Monday, September 8, 2008

Google data centers at sea? The ultimate in energy efficiency and renewable energy exploitation.



Bring an avid boater my admiration for Google dramatically increased this week when I read Rich Millar's post at www.datacenterknowledge.com about Google’s ideas (and hopefully plans) for developing data centers that would float several miles offshore.

The concept was detailed in a patent application filed by Google in February of 2007 (Patent Application #20080209234) and describes a floating offshore data center specifically;

“A system includes a floating platform-mounted computer data center comprising a plurality of computing units, a sea-based electrical generator in electrical connection with the plurality of computing units, and one or more sea-water cooling units for providing cooling to the plurality of computing units”

Brilliant! Free source of energy, unlimited cooling, unlimited space for expansion and no property taxes!

If that was not enough the plan is to use Pelamis Wave Energy Converter units. Pelamis was founded in 1998 to make the dream of wave based energy a reality and as it is based in Edinburgh, Scotland and my being a Scotsman what can I say……….

Energy derived from wave power is no longer an interesting academic idea. The picture above shows an actual converter undergoing sea trials. Pelamis highlights three current and active sites in the UK and Portugal that report energy generation of 3MW, 5MW (growing to 20MW) and 20MW. If the patent application is to be believed, Google plan to generate in excess of 40MW per floating data center using the Pelamis units.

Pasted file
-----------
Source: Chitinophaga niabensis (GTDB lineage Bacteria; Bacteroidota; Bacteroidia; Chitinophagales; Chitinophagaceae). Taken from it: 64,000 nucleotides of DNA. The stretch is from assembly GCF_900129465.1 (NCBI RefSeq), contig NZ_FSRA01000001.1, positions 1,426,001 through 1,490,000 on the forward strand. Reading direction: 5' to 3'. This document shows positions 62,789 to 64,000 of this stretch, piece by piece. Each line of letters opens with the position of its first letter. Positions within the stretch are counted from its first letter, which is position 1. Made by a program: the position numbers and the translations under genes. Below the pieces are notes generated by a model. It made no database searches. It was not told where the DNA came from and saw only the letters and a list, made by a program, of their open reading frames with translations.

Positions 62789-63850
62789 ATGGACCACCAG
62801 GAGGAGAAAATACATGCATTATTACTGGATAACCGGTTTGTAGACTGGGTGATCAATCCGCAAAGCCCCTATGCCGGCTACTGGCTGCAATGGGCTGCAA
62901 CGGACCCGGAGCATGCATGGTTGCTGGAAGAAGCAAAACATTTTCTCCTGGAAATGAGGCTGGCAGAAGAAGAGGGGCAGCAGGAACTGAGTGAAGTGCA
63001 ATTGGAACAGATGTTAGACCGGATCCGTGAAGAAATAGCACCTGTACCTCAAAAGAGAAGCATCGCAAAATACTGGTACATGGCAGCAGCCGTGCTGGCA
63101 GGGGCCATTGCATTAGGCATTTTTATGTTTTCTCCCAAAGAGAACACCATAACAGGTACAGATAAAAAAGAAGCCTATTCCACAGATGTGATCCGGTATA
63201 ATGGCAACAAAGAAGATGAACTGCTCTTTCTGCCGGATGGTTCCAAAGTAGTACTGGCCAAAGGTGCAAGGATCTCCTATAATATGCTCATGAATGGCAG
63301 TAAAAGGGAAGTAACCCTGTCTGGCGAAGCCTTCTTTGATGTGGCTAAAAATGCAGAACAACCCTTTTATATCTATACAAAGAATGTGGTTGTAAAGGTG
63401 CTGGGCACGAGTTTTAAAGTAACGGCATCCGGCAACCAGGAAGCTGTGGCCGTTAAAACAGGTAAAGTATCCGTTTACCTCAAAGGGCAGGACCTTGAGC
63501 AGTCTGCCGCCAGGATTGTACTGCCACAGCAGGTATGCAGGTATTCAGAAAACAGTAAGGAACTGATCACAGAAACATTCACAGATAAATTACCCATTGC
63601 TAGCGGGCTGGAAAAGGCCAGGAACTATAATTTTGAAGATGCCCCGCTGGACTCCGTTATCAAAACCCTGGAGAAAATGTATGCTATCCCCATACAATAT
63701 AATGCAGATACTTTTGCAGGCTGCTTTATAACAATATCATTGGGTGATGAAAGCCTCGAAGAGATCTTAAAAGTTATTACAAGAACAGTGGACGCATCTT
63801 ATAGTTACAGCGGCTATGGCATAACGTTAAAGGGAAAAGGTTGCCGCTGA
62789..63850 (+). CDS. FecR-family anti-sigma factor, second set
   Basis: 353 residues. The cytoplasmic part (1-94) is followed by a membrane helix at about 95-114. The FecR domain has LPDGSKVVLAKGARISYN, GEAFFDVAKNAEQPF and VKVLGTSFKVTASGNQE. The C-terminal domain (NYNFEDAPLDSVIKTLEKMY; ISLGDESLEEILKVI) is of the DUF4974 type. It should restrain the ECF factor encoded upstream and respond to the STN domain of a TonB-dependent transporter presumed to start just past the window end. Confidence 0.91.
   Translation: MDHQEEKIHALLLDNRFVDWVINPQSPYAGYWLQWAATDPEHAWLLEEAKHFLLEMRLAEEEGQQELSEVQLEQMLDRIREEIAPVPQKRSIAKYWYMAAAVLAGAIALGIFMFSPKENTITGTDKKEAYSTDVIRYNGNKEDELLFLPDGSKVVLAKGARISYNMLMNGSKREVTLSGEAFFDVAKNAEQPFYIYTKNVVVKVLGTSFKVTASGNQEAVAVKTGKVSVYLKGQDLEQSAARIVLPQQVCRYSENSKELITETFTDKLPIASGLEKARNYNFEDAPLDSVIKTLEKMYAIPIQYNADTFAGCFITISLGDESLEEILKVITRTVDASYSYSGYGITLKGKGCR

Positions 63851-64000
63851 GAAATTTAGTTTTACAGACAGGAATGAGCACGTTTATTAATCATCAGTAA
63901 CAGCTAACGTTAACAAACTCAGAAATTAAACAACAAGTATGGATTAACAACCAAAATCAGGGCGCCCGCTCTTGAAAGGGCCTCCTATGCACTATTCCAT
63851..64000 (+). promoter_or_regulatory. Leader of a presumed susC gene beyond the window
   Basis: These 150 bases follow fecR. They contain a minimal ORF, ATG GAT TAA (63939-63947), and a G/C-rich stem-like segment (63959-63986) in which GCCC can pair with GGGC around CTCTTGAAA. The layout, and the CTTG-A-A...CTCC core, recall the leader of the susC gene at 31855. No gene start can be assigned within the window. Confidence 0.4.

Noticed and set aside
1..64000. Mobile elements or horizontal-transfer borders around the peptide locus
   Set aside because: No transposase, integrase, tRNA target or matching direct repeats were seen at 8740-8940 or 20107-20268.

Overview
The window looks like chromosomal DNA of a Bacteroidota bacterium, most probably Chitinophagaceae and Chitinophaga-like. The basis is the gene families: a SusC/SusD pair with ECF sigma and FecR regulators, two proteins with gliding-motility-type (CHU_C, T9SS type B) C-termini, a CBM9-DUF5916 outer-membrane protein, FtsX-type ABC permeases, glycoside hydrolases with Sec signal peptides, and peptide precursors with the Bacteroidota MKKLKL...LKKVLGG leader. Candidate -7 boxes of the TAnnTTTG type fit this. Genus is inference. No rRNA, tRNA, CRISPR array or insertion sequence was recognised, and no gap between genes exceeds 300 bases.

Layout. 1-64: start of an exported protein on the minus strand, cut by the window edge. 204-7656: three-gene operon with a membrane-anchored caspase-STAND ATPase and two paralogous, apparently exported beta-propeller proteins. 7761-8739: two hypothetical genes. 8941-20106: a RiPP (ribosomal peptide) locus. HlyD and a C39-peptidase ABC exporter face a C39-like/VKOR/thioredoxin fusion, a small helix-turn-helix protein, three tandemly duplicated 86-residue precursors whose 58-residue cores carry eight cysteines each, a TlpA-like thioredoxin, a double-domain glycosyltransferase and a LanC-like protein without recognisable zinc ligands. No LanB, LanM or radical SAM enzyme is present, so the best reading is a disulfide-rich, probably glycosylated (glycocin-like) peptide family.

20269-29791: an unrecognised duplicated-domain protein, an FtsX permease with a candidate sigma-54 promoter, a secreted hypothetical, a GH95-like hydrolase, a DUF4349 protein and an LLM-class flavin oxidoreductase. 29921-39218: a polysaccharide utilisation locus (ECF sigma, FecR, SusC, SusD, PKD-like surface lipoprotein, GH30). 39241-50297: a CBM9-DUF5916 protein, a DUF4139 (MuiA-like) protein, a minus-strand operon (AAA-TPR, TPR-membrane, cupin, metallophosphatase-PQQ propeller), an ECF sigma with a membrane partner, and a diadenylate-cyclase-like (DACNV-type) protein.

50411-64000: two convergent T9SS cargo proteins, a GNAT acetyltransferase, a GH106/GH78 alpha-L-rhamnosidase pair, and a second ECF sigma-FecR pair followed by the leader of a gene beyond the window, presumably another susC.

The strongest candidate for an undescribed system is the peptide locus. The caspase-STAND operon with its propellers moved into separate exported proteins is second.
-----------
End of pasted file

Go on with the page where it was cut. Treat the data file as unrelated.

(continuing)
This initiative could perhaps add some additional color to Google’s interest in undersea cables highlighted by their involvement reported earlier this year in a consortium including five telecommunications companies to build an undersea cable across the Pacific.

This revelation encouraged me to dig a bit further only to discover that the concept of water borne data centers has potentially some legs. Apparently IDS (International Data Security), a Silicon Valley start-up announced back in January that they were planning to build up to 20+ data centers on decommissioned cargo ships with the first to be docked at Pier 50 in San Francisco. Just think of the cooling advantages on being ship borne and as each ship has its own generators, auxiliary power availability is assured in times of a severe power outage and availability can be measured in months rather than hours or days. With the ships supposedly having 200,000sq ft of data center there has to be real estate benefits. I have not been able to uncover any progress reports on this initiative and currently looking for company updates to see if their idea still on track. While the idea is not quite as powerful as the Google approach it is neat all the same.

Those who have read my earlier postings on energy conservation both here and on Wikibon, www.wikibon.com will realize that I am enthusiastic about the issue of data center energy conversation and focus some of my research hours on the many ideas that are being generated to solve this growing problem. This idea of floating data centers however wins my popularity contest for innovation and out-of-the-box thinking.

No comments: